Today I am making good on an old promise to highlight more repositories for paleontological raw data. Previous posts in this series can be found here and here.
Full Disclosure: The statements about MorphoBank in the “Nitty Gritty” section were checked for accuracy by Maureen O’Leary (MorphoBank Project Director) and Seth Kaufman (software developer). The impressions are my own: I have submitted, published, and downloaded MorphoBank data.
Impressions: MorphoBank is not just a data repository, but also a collaborative tool to produce, edit, illustrate, and annotate morphological character matrices for phylogenetic analysis. It’s not a tree-making, tree-visualizing, or tree-using site; it’s a tree data site, and it’s built to accommodate large groups who are working in the same project. In service of this goal, each character or character state can be linked to an image or video of that character state, which can then be edited or annotated. MorphoBank is cloud-based, meaning you don’t have to concatenate dozens of files from collaborators to build a final matrix; everyone can see what you coded immediate (and why, if you load images). You can use MorphoBank just to create matrices, just as a media repository, or a combination.
There are lots of cool toys that make collaboration easier – these include an image annotation menu, comment screens (facilitating discussions of identity and homology), the ability to restriction which taxa/rows each person can edit (preventing people from accidentally coding/editing the wrong thing), the ability to merge many source matrices into one combined matrix, and the ability to keep all the relevant documents in one place. You can batch upload taxa, specimens, and media, which is convenient. The how-to’s are thorough and easy to use, and so is the site itself.
The matrix editor is quite user-friendly. You can create one from scratch or import from a TNT or Nexus file (and even if you don’t generate your matrix in MorphoBank, you can still host the data files there). The comments and annotations feature make it easy to discuss morphology or calls on codings with colleagues, without having to get them on the phone or in person. You can also track changes if you think someone has messed up, and assign different levels of editing ability to prevent such things from happening in the first place. I like this feature a lot, because it enables students and volunteers (and colleagues) to participate in different roles. Another cool feature is that it records and displays how many cells each team member has scored, as well as the taxa, media and citations they added. This provides greater demonstration of exactly who did what work in a collaboration.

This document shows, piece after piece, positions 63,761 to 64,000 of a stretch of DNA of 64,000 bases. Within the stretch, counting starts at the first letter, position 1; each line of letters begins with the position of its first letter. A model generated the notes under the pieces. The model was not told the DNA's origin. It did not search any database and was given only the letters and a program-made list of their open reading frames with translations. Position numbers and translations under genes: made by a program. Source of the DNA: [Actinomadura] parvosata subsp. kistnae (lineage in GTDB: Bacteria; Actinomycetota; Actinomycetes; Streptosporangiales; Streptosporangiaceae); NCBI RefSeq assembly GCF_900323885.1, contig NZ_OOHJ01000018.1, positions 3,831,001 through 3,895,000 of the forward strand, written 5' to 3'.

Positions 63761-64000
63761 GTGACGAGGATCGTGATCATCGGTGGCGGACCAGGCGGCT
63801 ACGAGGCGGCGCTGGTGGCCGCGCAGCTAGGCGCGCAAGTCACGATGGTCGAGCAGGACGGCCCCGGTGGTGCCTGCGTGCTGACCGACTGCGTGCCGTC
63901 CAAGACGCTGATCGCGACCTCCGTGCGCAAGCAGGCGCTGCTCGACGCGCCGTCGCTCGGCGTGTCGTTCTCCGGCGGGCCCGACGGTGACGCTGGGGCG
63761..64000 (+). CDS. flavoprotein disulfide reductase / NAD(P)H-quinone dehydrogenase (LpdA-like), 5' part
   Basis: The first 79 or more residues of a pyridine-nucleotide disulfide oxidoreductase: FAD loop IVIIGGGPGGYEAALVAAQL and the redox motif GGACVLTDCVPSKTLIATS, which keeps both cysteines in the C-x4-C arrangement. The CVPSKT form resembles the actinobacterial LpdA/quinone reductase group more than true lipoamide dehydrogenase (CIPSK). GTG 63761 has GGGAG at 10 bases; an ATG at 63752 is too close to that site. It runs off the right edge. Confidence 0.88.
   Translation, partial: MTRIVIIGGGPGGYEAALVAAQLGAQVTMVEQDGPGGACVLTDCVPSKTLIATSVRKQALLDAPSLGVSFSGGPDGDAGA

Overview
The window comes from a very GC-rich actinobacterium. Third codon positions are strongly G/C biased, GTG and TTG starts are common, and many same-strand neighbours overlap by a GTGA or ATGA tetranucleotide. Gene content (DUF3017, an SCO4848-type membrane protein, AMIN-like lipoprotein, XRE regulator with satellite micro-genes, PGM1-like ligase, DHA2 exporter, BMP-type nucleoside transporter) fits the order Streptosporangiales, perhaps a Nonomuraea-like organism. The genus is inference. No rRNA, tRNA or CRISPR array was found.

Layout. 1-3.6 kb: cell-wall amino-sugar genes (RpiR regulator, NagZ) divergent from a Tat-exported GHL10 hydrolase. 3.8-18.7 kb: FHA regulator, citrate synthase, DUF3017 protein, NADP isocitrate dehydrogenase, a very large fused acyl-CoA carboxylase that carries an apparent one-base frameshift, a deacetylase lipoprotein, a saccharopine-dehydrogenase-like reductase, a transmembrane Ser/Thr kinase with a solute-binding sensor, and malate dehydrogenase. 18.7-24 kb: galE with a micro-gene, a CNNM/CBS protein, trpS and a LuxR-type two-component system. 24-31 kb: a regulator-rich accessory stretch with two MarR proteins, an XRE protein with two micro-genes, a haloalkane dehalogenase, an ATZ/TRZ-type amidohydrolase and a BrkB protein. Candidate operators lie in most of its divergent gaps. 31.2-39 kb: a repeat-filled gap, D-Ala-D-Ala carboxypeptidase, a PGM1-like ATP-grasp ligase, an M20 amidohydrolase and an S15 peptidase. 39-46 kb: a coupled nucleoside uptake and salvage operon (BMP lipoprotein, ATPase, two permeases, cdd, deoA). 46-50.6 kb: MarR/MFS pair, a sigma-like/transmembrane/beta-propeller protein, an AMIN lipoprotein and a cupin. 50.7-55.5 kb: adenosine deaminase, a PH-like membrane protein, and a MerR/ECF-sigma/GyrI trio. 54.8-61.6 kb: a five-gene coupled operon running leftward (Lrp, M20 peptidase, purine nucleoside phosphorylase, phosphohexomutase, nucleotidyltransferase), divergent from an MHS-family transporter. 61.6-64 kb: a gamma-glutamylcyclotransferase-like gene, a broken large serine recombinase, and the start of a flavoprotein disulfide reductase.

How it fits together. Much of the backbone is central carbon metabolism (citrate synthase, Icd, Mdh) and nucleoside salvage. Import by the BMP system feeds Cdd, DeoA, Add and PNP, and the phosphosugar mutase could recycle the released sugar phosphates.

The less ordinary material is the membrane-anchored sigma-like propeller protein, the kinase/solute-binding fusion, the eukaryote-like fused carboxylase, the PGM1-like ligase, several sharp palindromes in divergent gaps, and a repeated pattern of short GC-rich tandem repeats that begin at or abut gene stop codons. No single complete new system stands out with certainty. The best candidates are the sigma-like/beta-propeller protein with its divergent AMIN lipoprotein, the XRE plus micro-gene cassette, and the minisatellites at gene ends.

MorphoBank is one of the best, if not the best, repositories for 2D images. The allowed file and image sizes are generous, and the built-in viewer enables you to zoom in/out and label/annotate your images. As a bone histologist, this is my preferred way to share my raw data – my dissertation involved over 700 large format images, and this was how I presented them to my committee. As a supplement to papers, MorphoBank is top notch: you can present detailed images at their original resolution without worrying about page sizes or file sizes, and you can show way more images than you could get into even in the most generous of journals. Having a permalink (and coming soon: DOIs) for each image means those images can be cited later, getting credit for all your work. Those permalinks also can be given to media outlets as part of your outreach or research promotion (yay broader impacts).
Overall, I have no big issues with MorphoBank, and from personal experience I can report that all the minor speedbumps I’ve experiences were quickly resolved by their excellent support team. However, there is one feature I’d like to see added that would integrate MorphoBank with other sites better: it would be nice to be able to link specimens and publications externally. For example, links from the vouchered specimens to their museum database pages, or bibliography publications to their journal page (both are features GenBank offers).